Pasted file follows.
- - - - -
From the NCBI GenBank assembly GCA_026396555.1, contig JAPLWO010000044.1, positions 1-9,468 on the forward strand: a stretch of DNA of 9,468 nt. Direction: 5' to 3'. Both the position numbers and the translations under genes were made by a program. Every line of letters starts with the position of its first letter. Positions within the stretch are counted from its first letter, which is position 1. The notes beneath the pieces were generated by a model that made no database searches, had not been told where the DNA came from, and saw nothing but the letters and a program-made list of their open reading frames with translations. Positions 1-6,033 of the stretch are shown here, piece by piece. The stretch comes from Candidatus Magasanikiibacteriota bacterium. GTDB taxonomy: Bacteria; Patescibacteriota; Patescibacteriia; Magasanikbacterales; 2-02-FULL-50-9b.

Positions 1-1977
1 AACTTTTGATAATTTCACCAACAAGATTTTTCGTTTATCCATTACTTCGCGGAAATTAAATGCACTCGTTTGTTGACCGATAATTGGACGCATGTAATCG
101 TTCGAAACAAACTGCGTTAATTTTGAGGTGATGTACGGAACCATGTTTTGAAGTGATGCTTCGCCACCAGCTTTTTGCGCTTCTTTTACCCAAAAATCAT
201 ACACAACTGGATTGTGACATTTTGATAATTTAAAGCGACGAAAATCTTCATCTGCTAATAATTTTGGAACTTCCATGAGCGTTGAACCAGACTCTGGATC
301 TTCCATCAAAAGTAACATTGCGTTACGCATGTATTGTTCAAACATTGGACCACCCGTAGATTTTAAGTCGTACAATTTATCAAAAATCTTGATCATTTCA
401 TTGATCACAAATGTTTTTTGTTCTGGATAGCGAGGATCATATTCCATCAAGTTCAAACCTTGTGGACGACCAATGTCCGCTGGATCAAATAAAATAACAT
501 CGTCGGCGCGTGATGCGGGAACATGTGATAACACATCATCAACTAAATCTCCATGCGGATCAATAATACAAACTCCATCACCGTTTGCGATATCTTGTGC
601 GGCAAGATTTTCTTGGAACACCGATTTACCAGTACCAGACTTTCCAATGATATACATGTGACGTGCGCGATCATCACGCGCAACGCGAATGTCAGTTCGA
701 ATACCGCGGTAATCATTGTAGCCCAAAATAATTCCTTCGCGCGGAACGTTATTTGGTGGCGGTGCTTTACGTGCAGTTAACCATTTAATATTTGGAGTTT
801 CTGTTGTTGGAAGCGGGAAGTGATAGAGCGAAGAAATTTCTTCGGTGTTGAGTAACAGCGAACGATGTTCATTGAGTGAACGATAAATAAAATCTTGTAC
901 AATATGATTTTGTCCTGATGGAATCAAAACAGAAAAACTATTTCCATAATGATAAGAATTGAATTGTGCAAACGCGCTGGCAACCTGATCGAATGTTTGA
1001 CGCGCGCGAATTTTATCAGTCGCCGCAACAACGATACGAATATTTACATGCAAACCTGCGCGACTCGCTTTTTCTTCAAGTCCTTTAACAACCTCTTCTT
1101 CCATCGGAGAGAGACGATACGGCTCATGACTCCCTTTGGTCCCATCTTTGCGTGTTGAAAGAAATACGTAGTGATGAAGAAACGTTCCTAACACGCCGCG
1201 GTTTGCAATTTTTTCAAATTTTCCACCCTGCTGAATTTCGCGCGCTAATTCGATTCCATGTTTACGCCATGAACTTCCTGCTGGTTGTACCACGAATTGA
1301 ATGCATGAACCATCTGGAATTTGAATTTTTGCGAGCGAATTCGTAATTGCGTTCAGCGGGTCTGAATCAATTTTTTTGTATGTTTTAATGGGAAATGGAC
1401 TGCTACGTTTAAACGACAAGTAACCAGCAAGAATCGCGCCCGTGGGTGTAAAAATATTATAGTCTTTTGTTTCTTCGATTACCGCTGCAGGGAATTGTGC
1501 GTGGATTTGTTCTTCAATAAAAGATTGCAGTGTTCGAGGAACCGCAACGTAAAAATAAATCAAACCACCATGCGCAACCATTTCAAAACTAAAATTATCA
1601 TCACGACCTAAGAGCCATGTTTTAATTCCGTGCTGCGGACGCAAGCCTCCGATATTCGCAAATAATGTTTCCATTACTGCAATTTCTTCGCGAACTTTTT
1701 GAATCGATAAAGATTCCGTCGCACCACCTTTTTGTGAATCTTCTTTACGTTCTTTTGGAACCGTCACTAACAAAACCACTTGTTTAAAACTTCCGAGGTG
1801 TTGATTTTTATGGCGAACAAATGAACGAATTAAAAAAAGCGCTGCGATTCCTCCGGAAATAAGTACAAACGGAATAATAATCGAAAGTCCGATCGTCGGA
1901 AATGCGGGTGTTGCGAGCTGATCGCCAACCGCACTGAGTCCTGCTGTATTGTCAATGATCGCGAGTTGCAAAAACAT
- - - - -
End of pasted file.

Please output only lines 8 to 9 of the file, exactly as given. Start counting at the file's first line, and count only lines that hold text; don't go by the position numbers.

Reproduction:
501 CGTCGGCGCGTGATGCGGGAACATGTGATAACACATCATCAACTAAATCTCCATGCGGATCAATAATACAAACTCCATCACCGTTTGCGATATCTTGTGC
601 GGCAAGATTTTCTTGGAACACCGATTTACCAGTACCAGACTTTCCAATGATATACATGTGACGTGCGCGATCATCACGCGCAACGCGAATGTCAGTTCGA